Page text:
Again, to be one of the best hitters he is, it's fun to watch him. He's a fun loving guy and I think he plays the game the right way. To have fun with the fans when he goes to the sidelines and gives them a baseball and does things. This is a game where you want fan experience. I think between being a great hitter, a great person, he exudes that when he's on the field especially with the fans.

Q: Of all the hitters you've seen over your lifetime, would you easily put Miguel Cabrera in your top five or 10?

A: Absolutely! I'd say so because again, I was behind the plate for many hitters that Harmon Killebrew for example was a big power hitter. Like I said, Rod Carew, it's hard to pitch him any particular way. But I think Cabrera, his intelligence of the game, he knows his swing, the hitters, the pitchers and he knows what he needs to do. I haven't seen a hitter as good as him.

With the new schedule the way it is with the A's facing the Tigers seven times a year, I think it's better. He's such a good hitter no matter the times they play.

Just a footnote here: The Oakland A's won the season series 7-0 this year as Cabrera missed all the contests due to injury.

Q: What are your thoughts about Jack Morris and Alan Trammell finally getting into the Baseball Hall of Fame? Was this long overdue?

A: I think these guys were long overdue. What's interesting about Alan Trammell and the Tigers starting 35-5 in 1984, with him and Lou Whitaker at the top of the batting order, they'd get on and it would be runners at first and third. Then somebody would drive them in. It seemed like they were on all the time.

But to have a double play combination like that as long as Trammell and Whitaker were, I'm happy for Alan. He's very unassuming. He doesn't tout himself so I'm sure he's ecstatic.

For Jack Morris to pitch as well as he did against the Atlanta Braves winning Game Seven for Minnesota in 1991, 1-0 in 10 innings, no body is going to do that today.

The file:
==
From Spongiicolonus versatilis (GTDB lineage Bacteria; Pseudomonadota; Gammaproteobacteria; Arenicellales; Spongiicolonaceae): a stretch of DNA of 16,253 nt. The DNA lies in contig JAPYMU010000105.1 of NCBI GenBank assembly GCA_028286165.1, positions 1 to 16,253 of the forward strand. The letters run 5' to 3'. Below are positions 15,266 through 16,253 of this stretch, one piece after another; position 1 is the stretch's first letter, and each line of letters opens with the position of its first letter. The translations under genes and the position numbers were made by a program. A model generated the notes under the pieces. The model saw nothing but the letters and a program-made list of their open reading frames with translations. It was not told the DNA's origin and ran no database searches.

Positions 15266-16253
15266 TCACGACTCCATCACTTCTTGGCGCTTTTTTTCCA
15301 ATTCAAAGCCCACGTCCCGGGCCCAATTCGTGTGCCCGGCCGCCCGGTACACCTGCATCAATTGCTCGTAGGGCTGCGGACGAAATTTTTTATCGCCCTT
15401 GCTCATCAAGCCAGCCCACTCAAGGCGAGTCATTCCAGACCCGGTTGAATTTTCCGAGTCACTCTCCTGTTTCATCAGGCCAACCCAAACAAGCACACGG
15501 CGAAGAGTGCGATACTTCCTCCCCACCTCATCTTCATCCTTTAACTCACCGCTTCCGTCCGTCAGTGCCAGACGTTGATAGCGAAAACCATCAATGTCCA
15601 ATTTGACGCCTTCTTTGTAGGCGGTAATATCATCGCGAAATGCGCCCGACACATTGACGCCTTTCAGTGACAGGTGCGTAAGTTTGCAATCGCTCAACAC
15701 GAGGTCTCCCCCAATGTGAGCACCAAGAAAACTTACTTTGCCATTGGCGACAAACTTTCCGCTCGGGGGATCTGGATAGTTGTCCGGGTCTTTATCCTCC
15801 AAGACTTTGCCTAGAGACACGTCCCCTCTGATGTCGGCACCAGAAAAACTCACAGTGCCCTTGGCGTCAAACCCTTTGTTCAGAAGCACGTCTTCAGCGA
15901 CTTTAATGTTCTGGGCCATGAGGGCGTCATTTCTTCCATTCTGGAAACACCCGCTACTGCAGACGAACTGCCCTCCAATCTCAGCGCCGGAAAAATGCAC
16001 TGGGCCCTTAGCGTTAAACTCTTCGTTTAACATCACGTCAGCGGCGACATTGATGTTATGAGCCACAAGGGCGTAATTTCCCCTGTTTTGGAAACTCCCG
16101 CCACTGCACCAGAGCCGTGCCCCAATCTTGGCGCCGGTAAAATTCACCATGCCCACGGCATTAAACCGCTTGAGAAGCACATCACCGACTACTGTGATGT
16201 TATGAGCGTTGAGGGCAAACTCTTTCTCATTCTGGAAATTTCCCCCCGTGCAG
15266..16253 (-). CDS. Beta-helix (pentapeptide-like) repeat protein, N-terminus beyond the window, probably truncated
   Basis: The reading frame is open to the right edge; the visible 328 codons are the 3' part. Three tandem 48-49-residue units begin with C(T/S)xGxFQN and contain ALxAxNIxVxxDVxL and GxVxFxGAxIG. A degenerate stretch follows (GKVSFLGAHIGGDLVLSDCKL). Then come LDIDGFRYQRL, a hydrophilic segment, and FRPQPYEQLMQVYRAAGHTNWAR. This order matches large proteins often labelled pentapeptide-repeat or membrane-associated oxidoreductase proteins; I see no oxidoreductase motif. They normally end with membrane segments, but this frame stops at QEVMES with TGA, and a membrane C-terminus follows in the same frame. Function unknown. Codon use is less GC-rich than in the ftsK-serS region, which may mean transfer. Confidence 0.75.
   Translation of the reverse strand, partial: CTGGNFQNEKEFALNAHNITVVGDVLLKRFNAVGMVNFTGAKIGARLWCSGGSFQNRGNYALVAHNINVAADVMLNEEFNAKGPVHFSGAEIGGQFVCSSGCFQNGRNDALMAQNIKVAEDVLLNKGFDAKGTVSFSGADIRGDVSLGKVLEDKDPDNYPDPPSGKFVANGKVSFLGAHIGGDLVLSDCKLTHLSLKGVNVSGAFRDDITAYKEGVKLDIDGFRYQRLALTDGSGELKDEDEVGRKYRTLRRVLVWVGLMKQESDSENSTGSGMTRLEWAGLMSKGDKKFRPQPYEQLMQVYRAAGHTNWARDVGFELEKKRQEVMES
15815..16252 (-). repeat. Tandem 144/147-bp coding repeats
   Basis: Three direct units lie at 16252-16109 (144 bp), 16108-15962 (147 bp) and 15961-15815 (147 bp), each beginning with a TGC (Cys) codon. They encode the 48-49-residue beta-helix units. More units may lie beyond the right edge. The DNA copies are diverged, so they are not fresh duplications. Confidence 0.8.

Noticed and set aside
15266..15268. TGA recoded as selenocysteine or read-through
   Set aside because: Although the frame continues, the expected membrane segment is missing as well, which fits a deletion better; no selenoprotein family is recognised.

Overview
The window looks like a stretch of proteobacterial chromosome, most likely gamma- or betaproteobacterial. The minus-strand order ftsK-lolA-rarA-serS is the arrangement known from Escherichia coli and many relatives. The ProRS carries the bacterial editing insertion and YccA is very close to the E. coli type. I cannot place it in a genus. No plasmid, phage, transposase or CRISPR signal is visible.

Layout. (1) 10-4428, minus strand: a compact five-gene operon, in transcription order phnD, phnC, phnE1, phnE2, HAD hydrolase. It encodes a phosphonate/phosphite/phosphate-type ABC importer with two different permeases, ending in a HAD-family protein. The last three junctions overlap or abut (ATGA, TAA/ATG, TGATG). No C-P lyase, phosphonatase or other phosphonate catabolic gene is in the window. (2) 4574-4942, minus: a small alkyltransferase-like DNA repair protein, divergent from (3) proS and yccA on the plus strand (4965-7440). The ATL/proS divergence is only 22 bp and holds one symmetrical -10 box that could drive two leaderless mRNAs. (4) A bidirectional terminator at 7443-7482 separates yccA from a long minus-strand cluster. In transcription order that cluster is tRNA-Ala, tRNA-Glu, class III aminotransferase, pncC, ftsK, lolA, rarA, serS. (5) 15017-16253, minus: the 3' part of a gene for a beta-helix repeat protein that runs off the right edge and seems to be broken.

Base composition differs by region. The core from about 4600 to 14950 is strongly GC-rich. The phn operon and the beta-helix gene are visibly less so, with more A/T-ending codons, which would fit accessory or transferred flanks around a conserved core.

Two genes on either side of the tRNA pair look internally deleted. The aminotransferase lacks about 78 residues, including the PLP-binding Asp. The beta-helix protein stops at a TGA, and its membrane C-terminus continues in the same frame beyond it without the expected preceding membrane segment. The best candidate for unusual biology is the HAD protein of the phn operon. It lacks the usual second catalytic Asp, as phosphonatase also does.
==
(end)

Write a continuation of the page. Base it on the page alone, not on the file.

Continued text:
You're going to go six or seven innings max. But Morris kept going out and he was the best pitcher for that. He said, I'm going to go and he kept going. I don't think there is any doubt that both deserve to be in the Hall of Fame. But like you said, it's too bad it took so long, but eventually they did get in.

Q: Why do you think Whitaker hasn't even sniffed the Hall of Fame?

A: I think a lot of that has to do with offensive numbers unfortunately. The fact that they (Alan & Lou) played so long together, you'll never see that again as long as they did as a double play combination. But Lou was Lou. It is unfortunate but defense isn't as recognized that much anymore. It's more what you do offensively.

Even though in that particular year (1984 World Series Champions) both Lou and Alan had have tremendous seasons leading off for the Tigers. I'm sure the late Sparky Anderson is already there with both of them in. But at least Trammel is in now.

Q: Do you feel the Detroit Tigers are going about things the right way by rebuilding?

A: I think you eventually have to do that because under the late Mike Ilitch, it was different. I know for Al Avila, it's different for him because maybe the resources aren't there anymore. That's why the late Gene Autry unfortunately didn't get a World Championship and he spent a lot of money. Michael Ilitch spent a lot of money. You spend the money and it doesn't guarantee anything.

So to do it the right way, the problem speaking of Miguel Cabrera, he makes a lot of money, and nobody is going to pick up that contract even though he is the best player in the game. He makes a lot of money. I'd say he's still young enough (age 35) and you can still build around him.

When you have to eventually make that commitment to do the things you have to do to get back to respectability, and even if it means tearing it down and going to young players, so be it. The heck with the people that say you're tanking and trying to get draft choices. No you're not! You're trying to develop a good ballclub for the future.

I look at the A's right now. Everybody says low payroll. Well yes, they're young players. Those players eventually get paid. After three years arbitration and free agency after six years. You're going to get your money if you're good. But still, I can't knock the organization for doing it the right way.

In the Tigers case, you have to do it and more power to them. When you look at the past three World Series Champions, the Astros, the Cubs and the Royals, all of those clubs were bad not that long ago. And then they're World Series Champions. You have to do it the right way.